While the fragments have been well studied in the intervening decades, Arsuaga (who led an early excavation in Atapuerca) and Bartsiokas noticed something odd about the bones: they displayed signs of seasonal variations. These proto-humans appear to have experienced annual bone growth disruption, which is indicative of hibernating species.
In fact, the remains of cave bears were also found in this pit, increasing the likelihood that the burial site was reserved for species that shared common features. This could be the result of a dearth of food for bears and Neanderthals alike. The researchers write that modern northerners don't need to sleep for months at a time; an abundance of fish and reindeer didn't exist in Spain, as they do in the Arctic. They write,
"The aridification of Iberia then could not have provided enough fat-rich food for the people of Sima during the harsh winter—making them resort to cave hibernation."
The notion of hibernating humans is appealing, especially to those in cold climates, but some experts don't want to put the cart before the horse. Large mammals don't engage in textbook hibernation; their deep sleep is known as a "torpor." Even then, the demands of human-sized brains could have been too large for extended periods of slumber.
Still, as we continually discover our animalistic origins to better understand how we evolved, the researchers note the potential value of this research.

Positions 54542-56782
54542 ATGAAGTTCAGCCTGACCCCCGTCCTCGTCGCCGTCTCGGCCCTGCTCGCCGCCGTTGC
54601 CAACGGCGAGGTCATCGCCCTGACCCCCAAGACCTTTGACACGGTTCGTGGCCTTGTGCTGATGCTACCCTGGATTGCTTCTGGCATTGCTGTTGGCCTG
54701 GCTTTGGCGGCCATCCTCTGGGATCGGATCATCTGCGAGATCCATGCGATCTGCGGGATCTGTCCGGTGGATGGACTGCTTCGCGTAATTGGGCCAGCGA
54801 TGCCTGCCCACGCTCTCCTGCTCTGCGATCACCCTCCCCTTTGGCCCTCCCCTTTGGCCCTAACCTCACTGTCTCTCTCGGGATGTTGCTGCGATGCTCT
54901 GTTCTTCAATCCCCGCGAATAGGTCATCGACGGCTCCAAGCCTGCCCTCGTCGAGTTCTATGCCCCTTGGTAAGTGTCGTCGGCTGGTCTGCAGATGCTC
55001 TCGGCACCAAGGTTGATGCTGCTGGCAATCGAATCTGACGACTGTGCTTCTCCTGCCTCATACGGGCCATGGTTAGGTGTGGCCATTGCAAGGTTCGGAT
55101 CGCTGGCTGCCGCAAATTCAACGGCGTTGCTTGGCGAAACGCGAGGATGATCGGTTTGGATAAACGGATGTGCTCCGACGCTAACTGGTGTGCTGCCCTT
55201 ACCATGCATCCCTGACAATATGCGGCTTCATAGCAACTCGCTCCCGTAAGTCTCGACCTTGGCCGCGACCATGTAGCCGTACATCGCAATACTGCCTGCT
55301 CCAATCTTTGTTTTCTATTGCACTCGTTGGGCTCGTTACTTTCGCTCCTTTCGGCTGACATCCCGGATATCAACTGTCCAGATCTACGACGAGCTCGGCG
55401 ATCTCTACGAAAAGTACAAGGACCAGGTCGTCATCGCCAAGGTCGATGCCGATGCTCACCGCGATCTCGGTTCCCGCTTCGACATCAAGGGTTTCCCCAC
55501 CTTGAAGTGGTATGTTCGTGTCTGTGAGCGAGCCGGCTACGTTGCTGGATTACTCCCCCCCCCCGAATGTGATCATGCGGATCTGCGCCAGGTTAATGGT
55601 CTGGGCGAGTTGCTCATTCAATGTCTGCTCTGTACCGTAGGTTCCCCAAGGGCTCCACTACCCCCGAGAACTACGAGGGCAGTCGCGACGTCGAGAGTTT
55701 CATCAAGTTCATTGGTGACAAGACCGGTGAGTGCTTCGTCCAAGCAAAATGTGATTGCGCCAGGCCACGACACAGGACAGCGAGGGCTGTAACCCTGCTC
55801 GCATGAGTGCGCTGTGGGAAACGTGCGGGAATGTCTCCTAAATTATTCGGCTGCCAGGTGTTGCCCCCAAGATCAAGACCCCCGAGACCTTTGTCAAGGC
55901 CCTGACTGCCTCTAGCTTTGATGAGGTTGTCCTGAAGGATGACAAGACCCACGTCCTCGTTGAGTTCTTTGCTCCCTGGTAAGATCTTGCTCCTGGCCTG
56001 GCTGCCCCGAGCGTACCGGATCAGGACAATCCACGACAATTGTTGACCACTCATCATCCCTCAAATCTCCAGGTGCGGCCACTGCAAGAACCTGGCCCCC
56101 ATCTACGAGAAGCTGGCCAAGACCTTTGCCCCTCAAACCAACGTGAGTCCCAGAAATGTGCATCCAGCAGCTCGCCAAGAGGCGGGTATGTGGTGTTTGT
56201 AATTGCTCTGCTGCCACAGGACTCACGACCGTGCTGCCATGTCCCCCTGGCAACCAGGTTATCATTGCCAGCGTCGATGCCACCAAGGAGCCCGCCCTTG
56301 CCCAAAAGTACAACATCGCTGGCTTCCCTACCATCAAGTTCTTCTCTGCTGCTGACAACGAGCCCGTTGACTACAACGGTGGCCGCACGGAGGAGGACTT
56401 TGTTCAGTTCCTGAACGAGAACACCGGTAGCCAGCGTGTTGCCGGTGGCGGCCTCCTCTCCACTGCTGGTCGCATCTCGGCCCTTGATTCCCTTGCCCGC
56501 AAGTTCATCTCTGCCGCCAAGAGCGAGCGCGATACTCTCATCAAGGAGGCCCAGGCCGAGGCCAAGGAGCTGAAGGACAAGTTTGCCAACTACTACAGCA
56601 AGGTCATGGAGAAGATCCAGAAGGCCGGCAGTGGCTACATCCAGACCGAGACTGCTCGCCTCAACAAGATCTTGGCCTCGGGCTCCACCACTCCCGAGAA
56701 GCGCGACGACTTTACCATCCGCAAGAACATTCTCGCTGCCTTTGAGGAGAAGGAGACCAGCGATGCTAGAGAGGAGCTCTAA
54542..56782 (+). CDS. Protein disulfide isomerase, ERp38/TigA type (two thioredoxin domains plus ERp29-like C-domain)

"The present work provides an innovative approach to the physiological mechanisms of metabolism in early humans that could help determine the life cycle and physiology of extinct human species."
Bartsiokas speculates that this ancient mechanism could be coopted for space travel in the future. If the notion of hibernating humans sounds far-fetched, the idea has been contemplated for years, as NASA began funding research on this topic in 2014. As the saying goes, everything old is new again.
Stay in touch with Derek on Twitter and Facebook. His new book is "Hero's Dose: The Case For Psychedelics in Ritual and Therapy."
Two different studies provide further evidence of the efficacy of psychedelics in treating depression.
- A phase 2 clinical trial by Imperial College London found psilocybin to be as effective at treating depression as escitalopram, a commonly prescribed antidepressant.
- A different study by the University of Maryland showed that blocking the hallucinogenic effects of magic mushrooms in mice did not reduce the antidepressant effect.
- Combined, these studies could lead to new ways of applying psychedelics to patient populations that don't want to trip.
Due to stigma, their illegal status and difficulty in finding control groups, research with psychedelics has been a challenge. But research increasingly shows that this class of drug has legitimate medicinal uses, and they may be just as good or even better than more traditional therapies.